Lately, whenever I talk about wrestling with non-fans, I’ve found I have to mind my language. This isn’t because I’m prone to cursing about the follies of the business (though I sometimes do). Instead, it’s because in recent years, my wrestling vocabulary has expanded tenfold.
I’ve learned more wrestling terms in the past decade than I had in the preceding two. Now, I know terms that would completely confuse non-fans and even some casual fans. Booking. Selling. Spots. Face. Heat. Swerve. Dusty finish. Some of these industry terms have existed for decades. Most aren’t new to me. Hearing and reading them in discussions about wrestling is, however.
All of this vocabulary has come to me through the internet. More than any other factor, it has changed the way fans watch and talk about wrestling. Superficial changes include the immediate access to archived matches and the swelling volume of wrestling history available in text. Deeper changes, such as storylines grounded in the lives of the performers, involve the very nature of the business.
The growth of the internet coincided with the exposure of the business (industry phrase) during the mid-to-late 90s. The cultural cynicism of the time along with the increasing speed of information helped bring about the demise of kayfabe (industry term). Fans sought a grittier product (annoying industry term). Meanwhile, they could access insider updates in a way print dirt sheets (yes, another industry term) couldn’t match. Within a few short years, wrestling looked different. The internet helped usher these changes in.
As fans got wiser, the language fans shared became more particular. Competitive sports have rich vocabularies used by insiders and fans. Wrestling is no different. Specific terminology is vital for discussing a business, a sport or an art form. What changed, with the help of the Internet, was the prevalence of this specific wrestling vernacular. No one I knew who followed wrestling in the 90s talked about “the Gorilla position” or about wrestlers “getting over.” Terms like these have become ubiquitous in wrestling discussions. Every blog uses them. They pop up in comment sections. For those who have followed wrestling for a few decades, think about how relatively new the use of this language is.
A phenomenon within a phenomenon, the rising popularity of shoot interviews and podcasts has, without a doubt, influenced the language of wrestling. Great wrestlers tend to be great talkers. Unsurprisingly, getting scoops from these colorful, real-life characters has become as fun for some fans as watching in-character performances. Rather than alienating us, the terminology used in these discussions has helped all of us watching or listening feel an intimate connection with wrestling. We’re in on something.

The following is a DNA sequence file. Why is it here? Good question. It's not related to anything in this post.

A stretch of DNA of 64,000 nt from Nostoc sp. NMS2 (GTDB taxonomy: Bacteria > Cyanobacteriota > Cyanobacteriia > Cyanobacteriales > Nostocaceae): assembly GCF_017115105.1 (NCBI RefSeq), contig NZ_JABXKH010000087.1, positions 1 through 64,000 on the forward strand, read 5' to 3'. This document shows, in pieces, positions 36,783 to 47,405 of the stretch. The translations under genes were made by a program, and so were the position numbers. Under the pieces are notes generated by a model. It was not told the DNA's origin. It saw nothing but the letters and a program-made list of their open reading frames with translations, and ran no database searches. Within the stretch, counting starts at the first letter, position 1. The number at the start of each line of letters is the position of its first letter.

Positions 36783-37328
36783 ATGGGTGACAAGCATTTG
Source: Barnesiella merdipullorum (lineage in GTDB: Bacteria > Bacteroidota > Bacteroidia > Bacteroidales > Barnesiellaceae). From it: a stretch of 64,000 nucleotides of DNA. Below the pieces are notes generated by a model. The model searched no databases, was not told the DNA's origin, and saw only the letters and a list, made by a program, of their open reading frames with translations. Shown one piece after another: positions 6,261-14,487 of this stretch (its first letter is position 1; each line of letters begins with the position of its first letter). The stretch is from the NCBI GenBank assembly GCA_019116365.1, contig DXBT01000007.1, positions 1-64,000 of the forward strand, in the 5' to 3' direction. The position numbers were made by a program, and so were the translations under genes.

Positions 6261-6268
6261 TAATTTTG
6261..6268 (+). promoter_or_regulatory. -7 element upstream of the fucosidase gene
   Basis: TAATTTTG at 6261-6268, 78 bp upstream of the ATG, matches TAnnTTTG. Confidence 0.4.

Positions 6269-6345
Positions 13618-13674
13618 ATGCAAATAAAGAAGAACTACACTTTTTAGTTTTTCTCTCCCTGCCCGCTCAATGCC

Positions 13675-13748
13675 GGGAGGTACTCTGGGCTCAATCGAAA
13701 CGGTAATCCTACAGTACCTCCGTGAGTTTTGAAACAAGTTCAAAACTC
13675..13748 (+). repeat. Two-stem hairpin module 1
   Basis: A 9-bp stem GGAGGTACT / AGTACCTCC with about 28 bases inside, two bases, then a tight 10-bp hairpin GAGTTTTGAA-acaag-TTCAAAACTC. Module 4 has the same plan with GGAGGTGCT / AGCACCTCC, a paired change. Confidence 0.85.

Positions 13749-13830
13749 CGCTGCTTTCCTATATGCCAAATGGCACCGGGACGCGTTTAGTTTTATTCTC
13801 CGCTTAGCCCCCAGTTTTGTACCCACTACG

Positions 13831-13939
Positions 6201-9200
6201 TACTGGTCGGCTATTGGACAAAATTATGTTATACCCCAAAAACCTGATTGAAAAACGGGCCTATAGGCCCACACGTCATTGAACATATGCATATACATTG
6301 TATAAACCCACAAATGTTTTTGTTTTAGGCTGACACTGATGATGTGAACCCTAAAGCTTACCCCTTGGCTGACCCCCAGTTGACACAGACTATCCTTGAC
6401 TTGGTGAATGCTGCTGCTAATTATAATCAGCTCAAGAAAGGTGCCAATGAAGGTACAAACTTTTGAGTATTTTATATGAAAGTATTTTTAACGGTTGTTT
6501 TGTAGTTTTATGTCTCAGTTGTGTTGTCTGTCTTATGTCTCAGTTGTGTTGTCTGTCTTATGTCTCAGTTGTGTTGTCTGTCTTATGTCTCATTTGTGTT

The Internet has done this for much more than wrestling. As much as it has helped connect people, it also has helped people gather into distinct virtual groups based on interest. The sometimes maligned Internet Wrestling Community was an early example of this. Presently, the entire sphere of wrestling fans could be considered one vast Internet Wrestling Community, because they find almost every scrap of information about wresting online.
Beyond influencing language, the Internet has changed attitudes about watching wrestling. For example, this year’s WrestleMania feels stale to me before it has happened because fans have been talking about the likely card for a year. Aside from tuning out of wrestling news and only watching the shows themselves, seeing wrestling stories is just going to happen. Notably, most of these stories now include mentions of “heel turns” and “jobbing.” How the times and terms have changed.
Even if the surprise factor has diminished, the change in language is for the better. Using the terminology might make fans talking among themselves sound like prototypical nerds to outsiders. Between fans, this parlance adds specificity to discussions and helps streamline communication. Whenever we talk about popping for a hot tag, rating a blade job on the Muta scale, or lamenting someone’s Five Moves of Doom, we do so with a sense that we’re part of a knowing community. This helps make wrestling something easier to enjoy and share.